Politics, Meddling and Al Jazeera’s Independence
Al Jazeera is a superb TV station. I watch the English version, and at times feel that I am watching the BBC-By-The-Sea. Aside from its coverage of events in the Middle East, which is comprehensive, it produces excellent reporting from other parts of the world. Today’s programme about Australian Aborigines equals anything to be seen on other international stations such as CNN and BBC World.
The station has a massive degree of trust at the grass roots of the Arab world. During the recent Egyptian uprising, a Saudi friend told me that “Al Jazeera is the only channel I watch to find out what is happening in Egypt, because it’s the only one I trust”.
And yet the station has made many enemies over the years. To its supporters, it is a bastion of free speech, and has done more than any government to change the perceptions of its viewers in the Middle East.
On the other hand, at one time or another, it has made enemies of Bahrain, Kuwait, the United States, the United Kingdom, Spain and Iraq. Perceptions of the station in the West as a mouthpiece of Al Qaeda have been reinforced by its being the letterbox for just about every video and audio tape purporting to come from Osama Bin Laden and Ayman Zawahiri.
Other claim that its spiritual mentor is the Muslim Brotherhood, enough to send shivers up the spines of some of its detractors in the West. And now Colonel Gaddafi has accused the station’s Qatari owners of meddling in his country’s internal affairs.
The extent to which Qatar’s ruling family, which owns Al Jazeera, does actually exert its influence on the station is a matter for speculation. But there was an intriguing statement in an article from yesterday’s Asharq Alawsat by Huda Al-Husseini – Iran, Syria and Egypt’s Muslim Brotherhood. She referred to a leaked report from within Syria’s Ministry of Foreign Affairs about plans to exploit the current situation in Egypt in order to move that country towards an anti-US alliance with Iran and Syria.
The relevant paragraph is here:
The report’s authors believe that what happened in Tunisia has no precedent in modern Arab history, although the Arab region is accustomed to military coups or foreign interventions, when regimes are overthrown. Yet they alluded to the possibility of repeated cases of collapse regarding Arab regimes, “especially in Egypt.” The report’s authors used Iranian intelligence regarding the decline of the Egyptian regime’s ability to deter [civil unrest], in the face of educated young people who suffer from poverty, unemployment, deplorable living conditions, and a political regime beset by corruption. Hence, it was impossible for the Egyptian regime to neutralize the popular uprising, because it did not have solutions to the economic problems inherent in Egypt, and was cautious about resorting to violence to confront the demonstrations, because of [the presence of] Arab satellite channels, especially “al-Jazeera”. The report indicated that a study is currently being conducted to gauge this channel’s policy towards Syria, and to try to reach an agreement with it, as Iran did during the demonstrations that erupted after the 2009 elections, when Ahmadinejad was declared victorious.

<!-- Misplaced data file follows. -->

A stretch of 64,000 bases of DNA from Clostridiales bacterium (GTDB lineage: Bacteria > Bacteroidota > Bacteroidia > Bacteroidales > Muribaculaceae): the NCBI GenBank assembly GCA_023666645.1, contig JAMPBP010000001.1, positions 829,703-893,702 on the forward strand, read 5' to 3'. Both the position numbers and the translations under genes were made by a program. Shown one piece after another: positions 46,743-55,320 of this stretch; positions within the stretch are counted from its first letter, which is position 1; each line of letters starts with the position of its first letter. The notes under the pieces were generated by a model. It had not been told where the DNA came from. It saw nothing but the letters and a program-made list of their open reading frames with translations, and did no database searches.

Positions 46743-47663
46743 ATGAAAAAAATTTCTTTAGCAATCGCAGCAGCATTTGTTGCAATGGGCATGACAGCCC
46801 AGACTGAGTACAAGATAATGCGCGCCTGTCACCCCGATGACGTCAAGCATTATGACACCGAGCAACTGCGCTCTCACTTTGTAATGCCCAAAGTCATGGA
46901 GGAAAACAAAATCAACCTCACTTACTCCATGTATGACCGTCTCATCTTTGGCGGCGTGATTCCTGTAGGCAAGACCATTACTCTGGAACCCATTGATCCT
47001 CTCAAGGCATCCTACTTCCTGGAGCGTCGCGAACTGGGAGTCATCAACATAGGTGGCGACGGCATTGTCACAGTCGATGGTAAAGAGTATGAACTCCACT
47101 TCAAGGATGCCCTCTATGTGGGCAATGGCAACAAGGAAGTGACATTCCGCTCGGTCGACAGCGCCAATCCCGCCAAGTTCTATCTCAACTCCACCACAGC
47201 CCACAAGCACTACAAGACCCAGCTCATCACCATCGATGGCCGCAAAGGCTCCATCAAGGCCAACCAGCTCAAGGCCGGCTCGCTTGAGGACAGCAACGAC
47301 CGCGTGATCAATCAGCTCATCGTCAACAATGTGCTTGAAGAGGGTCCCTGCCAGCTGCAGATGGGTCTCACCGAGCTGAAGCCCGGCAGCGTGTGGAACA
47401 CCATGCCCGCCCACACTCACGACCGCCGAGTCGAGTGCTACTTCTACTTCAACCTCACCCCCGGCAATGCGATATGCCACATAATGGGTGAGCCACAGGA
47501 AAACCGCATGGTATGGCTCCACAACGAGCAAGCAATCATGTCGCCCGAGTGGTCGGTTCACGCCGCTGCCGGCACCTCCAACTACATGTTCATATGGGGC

The highlighting of the text is mine. I’m not sure of the provenance of the report – the region is currently rife with propaganda of one sort or another. One also has to bear in mind that Asharq Alawsat is Saudi owned, and such an alliance would leave Saudi Arabia politically isolated.
But the article comes at a time when an Iranian frigate and support vessel entered the Suez Canal – the first Iranian warships ever to do so – on their way to what Iran claims is a “joint training exercise” with Syria.
If it were true that some countries in the region regard Al Jazeera as being open to negotiation on its editorial policy, would it really be the station’s managers with whom those countries would be negotiating, or its owners?
It’s hard to see a coherent guiding hand behind Al-Jazeera. The ruling family of Qatar would surely not benefit from all of the potential outcomes from the current turmoil. And I would expect that some of the station’s star names like Sir David Frost would not be comfortable associating themselves with being unwitting instruments of Qatari foreign policy, especially if the influence was blatant. But then again most journalists are used to working for proprietors with agendas. Rupert Murdoch, for example, could never be described as hands-off.
The Qatar ruling family are not answerable to anybody, but if the enmity felt in some quarters against Al Jazeera rubs off on them, fairly or unfairly, there could be future consequences.
I’d welcome comments from anyone with thoughts on this.